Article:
Winter weather has caused hundreds of lost donations over the weekend. Please give as soon as able. All types are needed, especially universal donors. For those eligible to donate, please find a Donor Center or mobile blood drive near you at www.bloodcenterimpact.org or by calling (800) 747-5401.
“She needs blood immediately.”
A first-person account by David Deuth, who became a dedicated blood donor after his daughter received a blood transfusion during an acute health crisis.
Today, she’s an energetic, fun and outgoing teenager, active in numerous activities. When she was four years old, it was a different story.
Madelyn started presenting peculiar symptoms for an active toddler: lethargy and escalating anemia. Over a short period of time, her skin became so pale that she had virtually no color in her fingernails or even her gums. Something was terribly wrong.
The short story is that our little Maddy was ultimately diagnosed with a rare condition known as Idiopathic Pulmonary Hemosiderosis – fancy medical terminology for a “collection of blood in the lung of unknown origin.”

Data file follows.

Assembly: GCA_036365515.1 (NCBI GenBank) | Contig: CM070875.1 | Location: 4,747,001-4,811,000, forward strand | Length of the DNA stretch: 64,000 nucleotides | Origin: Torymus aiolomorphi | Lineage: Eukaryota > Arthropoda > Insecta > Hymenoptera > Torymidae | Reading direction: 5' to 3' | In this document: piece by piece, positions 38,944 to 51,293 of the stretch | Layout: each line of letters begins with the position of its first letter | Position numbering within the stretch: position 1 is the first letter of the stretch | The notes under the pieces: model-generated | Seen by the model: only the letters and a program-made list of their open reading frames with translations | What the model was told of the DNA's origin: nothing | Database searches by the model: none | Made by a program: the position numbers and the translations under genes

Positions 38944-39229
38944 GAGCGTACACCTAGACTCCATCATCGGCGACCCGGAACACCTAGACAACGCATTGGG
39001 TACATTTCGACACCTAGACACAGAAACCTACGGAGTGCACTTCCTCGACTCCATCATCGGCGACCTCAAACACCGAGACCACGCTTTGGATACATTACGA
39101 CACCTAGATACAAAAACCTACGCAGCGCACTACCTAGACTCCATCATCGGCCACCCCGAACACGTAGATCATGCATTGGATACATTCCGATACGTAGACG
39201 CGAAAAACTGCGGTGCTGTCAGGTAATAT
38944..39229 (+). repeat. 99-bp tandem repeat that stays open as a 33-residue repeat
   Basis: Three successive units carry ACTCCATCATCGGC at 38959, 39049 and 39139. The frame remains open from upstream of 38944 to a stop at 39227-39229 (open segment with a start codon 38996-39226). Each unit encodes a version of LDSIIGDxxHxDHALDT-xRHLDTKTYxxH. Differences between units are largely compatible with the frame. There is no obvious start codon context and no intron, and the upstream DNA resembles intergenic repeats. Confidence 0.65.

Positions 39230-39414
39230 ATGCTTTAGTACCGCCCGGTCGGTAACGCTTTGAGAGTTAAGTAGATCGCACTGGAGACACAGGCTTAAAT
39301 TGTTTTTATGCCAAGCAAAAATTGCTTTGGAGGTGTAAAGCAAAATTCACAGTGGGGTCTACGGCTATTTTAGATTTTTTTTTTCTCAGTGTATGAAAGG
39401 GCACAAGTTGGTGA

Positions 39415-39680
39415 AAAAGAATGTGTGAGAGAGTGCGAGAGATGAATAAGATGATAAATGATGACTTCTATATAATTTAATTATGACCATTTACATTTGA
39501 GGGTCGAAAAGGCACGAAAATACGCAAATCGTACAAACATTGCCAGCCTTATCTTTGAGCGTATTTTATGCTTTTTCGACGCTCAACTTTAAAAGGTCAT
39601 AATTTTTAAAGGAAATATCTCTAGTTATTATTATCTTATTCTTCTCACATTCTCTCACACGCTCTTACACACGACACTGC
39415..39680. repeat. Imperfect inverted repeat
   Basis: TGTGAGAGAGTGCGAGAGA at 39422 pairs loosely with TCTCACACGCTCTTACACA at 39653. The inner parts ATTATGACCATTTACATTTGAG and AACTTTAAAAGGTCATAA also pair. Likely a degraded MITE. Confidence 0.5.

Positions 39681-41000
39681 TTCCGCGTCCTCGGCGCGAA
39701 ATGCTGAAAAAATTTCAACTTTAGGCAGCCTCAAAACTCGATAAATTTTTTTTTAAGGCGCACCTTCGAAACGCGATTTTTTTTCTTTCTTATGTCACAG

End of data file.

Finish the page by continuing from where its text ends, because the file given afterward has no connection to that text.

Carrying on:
Before her transfusions began, I quickly offered to be the blood donor. “That’s great,” the nurse told me.
“We can always use blood donations. But, she needs blood immediately – we’ll have to use blood that’s already been donated and screened.”
As our prayers were answered and our own precious miracle was evident before us, I began to think about the blood that revived our daughter’s life. While I still wished it could have been my own, I realized that someone had to donate it in order for her to receive it. Someone must have understood what it meant to give something so precious, yet expected nothing in return.
Our daughter has been healthy and well for many years, but I continue to donate regularly at the Mississippi Valley Regional Blood Center. Every time I go there and roll up my sleeve to pay it forward to someone that I might never know, I recall that terrifying day when someone else’s gift paid it forward for us. And, it saved our daughter’s life.
We’ll never know who the donor was. We don’t need to. I’ll just pay it forward for someone else.
David W. Deuth